1 From this time Captain Wentworth and Anne Elliot were repeatedly in the same circle.
2 He had the curacy of Monkford, you know, Sir Walter, some time back, for two or three years.
3 Could not be a better time, Sir Walter, for having a choice of tenants, very responsible tenants.
4 An admiral speaks his own consequence, and, at the same time, can never make a baronet look small.
5 As it was, he did nothing with much zeal, but sport; and his time was otherwise trifled away, without benefit from books or anything else.
6 He had seen Mrs Croft, too; she was at Taunton with the admiral, and had been present almost all the time they were talking the matter over.
7 Her attachment and regrets had, for a long time, clouded every enjoyment of youth, and an early loss of bloom and spirits had been their lasting effect.
8 He was at that time a very young man, just engaged in the study of the law; and Elizabeth found him extremely agreeable, and every plan in his favour was confirmed.
9 He was, at that time, a remarkably fine young man, with a great deal of intelligence, spirit, and brilliancy; and Anne an extremely pretty girl, with gentleness, modesty, taste, and feeling.
10 That brother had been long removed from the country and being a sensible man, and, moreover, a single man at the time, she had a fond dependence on no human creature's having heard of it from him.
11 The Crofts were to have possession at Michaelmas; and as Sir Walter proposed removing to Bath in the course of the preceding month, there was no time to be lost in making every dependent arrangement.
12 Yes, I made the best of it; I always do: but I was very far from well at the time; and I do not think I ever was so ill in my life as I have been all this morning: very unfit to be left alone, I am sure.
13 It must be a work of time to ascertain that no injury had been done to the spine; but Mr Robinson found nothing to increase alarm, and Charles Musgrove began, consequently, to feel no necessity for longer confinement.
14 It sometimes happens that a woman is handsomer at twenty-nine than she was ten years before; and, generally speaking, if there has been neither ill health nor anxiety, it is a time of life at which scarcely any charm is lost.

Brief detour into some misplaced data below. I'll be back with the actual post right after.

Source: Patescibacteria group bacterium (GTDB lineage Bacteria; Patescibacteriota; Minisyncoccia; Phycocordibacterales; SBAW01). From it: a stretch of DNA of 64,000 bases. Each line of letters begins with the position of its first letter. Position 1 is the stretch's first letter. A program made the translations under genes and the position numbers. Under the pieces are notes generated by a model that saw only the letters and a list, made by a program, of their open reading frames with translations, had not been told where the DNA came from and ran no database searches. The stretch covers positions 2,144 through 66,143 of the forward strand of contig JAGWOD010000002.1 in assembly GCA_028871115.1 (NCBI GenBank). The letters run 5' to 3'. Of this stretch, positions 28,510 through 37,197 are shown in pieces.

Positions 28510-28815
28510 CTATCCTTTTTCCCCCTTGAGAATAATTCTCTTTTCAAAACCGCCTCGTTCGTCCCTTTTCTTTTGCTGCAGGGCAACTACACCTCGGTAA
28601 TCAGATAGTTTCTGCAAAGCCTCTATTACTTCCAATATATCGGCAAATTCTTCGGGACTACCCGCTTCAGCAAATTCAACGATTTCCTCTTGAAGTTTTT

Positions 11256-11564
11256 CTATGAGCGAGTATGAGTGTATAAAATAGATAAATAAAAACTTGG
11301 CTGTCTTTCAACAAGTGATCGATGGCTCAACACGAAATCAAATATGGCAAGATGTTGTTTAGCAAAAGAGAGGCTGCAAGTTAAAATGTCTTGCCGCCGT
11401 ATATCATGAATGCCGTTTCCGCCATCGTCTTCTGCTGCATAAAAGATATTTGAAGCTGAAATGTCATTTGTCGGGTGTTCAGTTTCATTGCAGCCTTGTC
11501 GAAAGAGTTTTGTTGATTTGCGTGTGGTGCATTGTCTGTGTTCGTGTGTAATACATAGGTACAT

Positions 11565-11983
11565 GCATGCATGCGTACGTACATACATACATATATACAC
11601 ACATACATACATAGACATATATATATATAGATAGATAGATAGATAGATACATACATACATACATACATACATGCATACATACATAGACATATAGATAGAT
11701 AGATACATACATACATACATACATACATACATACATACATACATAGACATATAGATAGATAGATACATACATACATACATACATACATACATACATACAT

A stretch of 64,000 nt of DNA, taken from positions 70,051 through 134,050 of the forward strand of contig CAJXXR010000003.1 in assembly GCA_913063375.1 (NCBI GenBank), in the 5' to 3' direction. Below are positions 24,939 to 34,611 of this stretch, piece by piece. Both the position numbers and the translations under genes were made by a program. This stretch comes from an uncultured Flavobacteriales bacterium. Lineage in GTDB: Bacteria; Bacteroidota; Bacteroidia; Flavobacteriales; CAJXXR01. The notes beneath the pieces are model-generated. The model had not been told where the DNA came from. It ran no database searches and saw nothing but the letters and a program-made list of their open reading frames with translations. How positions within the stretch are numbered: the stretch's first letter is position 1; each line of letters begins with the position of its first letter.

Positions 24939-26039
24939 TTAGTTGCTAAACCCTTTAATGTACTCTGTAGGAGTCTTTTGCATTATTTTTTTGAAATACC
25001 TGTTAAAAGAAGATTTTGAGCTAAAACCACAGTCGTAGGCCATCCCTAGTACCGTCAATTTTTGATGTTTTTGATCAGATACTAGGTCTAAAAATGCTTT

15 No second attachment, the only thoroughly natural, happy, and sufficient cure, at her time of life, had been possible to the nice tone of her mind, the fastidiousness of her taste, in the small limits of the society around them.
16 Had he wished ever to see her again, he need not have waited till this time; he would have done what she could not but believe that in his place she should have done long ago, when events had been early giving him the independence which alone had been wanting.
17 This invitation of Mary's removed all Lady Russell's difficulties, and it was consequently soon settled that Anne should not go to Bath till Lady Russell took her, and that all the intervening time should be divided between Uppercross Cottage and Kellynch Lodge.
18 The party drove off in very good spirits; Sir Walter prepared with condescending bows for all the afflicted tenantry and cottagers who might have had a hint to show themselves, and Anne walked up at the same time, in a sort of desolate tranquillity, to the Lodge, where she was to spend the first week.
19 I have had all my own little concerns to arrange, books and music to divide, and all my trunks to repack, from not having understood in time what was intended as to the waggons: and one thing I have had to do, Mary, of a more trying nature: going to almost every house in the parish, as a sort of take-leave.
20 I knew that we should either go to the bottom together, or that she would be the making of me; and I never had two days of foul weather all the time I was at sea in her; and after taking privateers enough to be very entertaining, I had the good luck in my passage home the next autumn, to fall in with the very French frigate I wanted.
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